Thursday, February 3, 2011
On June the 18th, 1905, a Bronx team called the Mercers hosted the Interborough Railroad Company team at Corona Park. The day was hot and something nefarious was afoot.
The first inning saw a foul ball break far to the outside and hammer into the head of a girl in the stands. The New York Times reported.
"She fell as if shot."
In the top of the second, one of the Railroad men walloped another fly, and this time the ball (always heavily coated with tobacco juice and liquorice spit, sometimes with blood), struck 18-year-old James Humboldt just below the sternum, hard.
"He went down and out and they carried him to Fordham Hospital."
During the bottom of that same inning- still only the second- a spectator named Henry Stern collapsed in the heat. He followed Humboldt to the hospital.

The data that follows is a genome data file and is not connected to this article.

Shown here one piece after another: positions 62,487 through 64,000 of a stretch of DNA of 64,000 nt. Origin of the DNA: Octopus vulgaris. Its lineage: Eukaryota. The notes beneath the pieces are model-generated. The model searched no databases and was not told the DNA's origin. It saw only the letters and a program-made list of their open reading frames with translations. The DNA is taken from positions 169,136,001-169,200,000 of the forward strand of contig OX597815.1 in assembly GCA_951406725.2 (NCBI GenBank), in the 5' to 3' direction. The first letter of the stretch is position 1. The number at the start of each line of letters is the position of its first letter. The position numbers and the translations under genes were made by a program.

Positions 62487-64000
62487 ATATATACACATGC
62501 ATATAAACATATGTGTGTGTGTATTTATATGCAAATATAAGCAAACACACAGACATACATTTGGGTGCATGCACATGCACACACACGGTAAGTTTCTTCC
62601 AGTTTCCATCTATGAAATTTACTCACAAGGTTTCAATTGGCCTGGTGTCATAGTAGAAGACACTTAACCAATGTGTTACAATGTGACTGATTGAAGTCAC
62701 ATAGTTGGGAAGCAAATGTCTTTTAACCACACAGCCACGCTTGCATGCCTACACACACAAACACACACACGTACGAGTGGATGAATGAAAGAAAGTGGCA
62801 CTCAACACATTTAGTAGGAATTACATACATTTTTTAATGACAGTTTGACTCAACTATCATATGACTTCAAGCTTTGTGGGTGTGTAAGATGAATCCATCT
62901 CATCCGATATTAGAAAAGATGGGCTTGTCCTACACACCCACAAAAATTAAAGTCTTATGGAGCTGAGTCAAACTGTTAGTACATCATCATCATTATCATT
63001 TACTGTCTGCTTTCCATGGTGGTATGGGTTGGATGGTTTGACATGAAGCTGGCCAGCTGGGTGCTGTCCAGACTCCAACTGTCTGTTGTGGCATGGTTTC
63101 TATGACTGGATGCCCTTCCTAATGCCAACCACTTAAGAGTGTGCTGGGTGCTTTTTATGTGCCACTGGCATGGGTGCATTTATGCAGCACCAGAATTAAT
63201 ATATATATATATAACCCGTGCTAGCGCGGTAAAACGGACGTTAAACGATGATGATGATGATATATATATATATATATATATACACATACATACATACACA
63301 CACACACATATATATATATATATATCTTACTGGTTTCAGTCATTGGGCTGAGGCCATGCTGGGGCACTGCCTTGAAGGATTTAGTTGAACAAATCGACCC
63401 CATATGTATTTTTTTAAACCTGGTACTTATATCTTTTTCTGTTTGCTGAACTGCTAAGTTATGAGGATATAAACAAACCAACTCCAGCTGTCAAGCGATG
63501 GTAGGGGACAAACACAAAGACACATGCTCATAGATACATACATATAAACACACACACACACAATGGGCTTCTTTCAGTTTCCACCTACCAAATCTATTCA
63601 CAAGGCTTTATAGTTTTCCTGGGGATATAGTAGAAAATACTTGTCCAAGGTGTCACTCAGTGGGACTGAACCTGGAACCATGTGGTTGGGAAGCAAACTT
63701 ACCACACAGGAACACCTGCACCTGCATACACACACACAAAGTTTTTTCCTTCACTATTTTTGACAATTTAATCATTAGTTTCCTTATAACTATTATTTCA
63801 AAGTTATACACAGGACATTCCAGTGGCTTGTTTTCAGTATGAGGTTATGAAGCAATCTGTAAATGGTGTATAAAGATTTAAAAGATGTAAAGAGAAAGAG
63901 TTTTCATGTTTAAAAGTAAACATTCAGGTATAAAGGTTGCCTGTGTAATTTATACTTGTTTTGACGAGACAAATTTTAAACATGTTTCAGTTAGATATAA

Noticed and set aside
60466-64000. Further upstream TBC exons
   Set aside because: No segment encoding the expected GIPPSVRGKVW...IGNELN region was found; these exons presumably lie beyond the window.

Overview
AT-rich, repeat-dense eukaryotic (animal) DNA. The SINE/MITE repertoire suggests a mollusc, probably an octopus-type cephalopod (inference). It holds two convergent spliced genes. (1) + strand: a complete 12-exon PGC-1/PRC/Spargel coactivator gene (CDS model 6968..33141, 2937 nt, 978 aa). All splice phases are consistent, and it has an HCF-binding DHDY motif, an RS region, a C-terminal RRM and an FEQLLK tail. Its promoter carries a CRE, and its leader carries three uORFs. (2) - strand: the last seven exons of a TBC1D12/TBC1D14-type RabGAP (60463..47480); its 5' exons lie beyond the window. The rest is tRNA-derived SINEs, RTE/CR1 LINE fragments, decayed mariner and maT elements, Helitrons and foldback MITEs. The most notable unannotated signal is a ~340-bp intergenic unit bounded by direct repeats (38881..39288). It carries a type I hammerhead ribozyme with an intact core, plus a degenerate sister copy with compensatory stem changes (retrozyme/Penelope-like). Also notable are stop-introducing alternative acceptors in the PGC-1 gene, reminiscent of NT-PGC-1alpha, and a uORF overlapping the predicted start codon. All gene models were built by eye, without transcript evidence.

The IRT team retired the side and went up to bat. The Mercers brought their best defense. Their center fielder made a spectacular catch, and the crowd went wild. James McDermott cheered so hard that he found himself in the throes of an epileptic fit. He too had to be carried out of the grandstand.
The fourth inning came and went without incident, and it seemed perhaps that the spell had lifted, "moved off to the north,"in the parlance of the Times. Once again the visiting team took their place at the plate. And then, without warning, the trouble returned.
A foul rocketed off an Interborough bat and landed squarely in the eye of young Louis Dallinger. He in turn landed at Fordham, bringing the total number of hospital admits to three in four and a half innings. The additional misfortune provided the umpire sufficient cause to call the game, and he did so promptly. A hoodoo hung over the park, he said, and "to let this match go any further would be little short of a crime."
In four innings and a half innings of play, The Mercers (the home team) managed to score 17 runs, their IRT opponents six. Make of that what you will.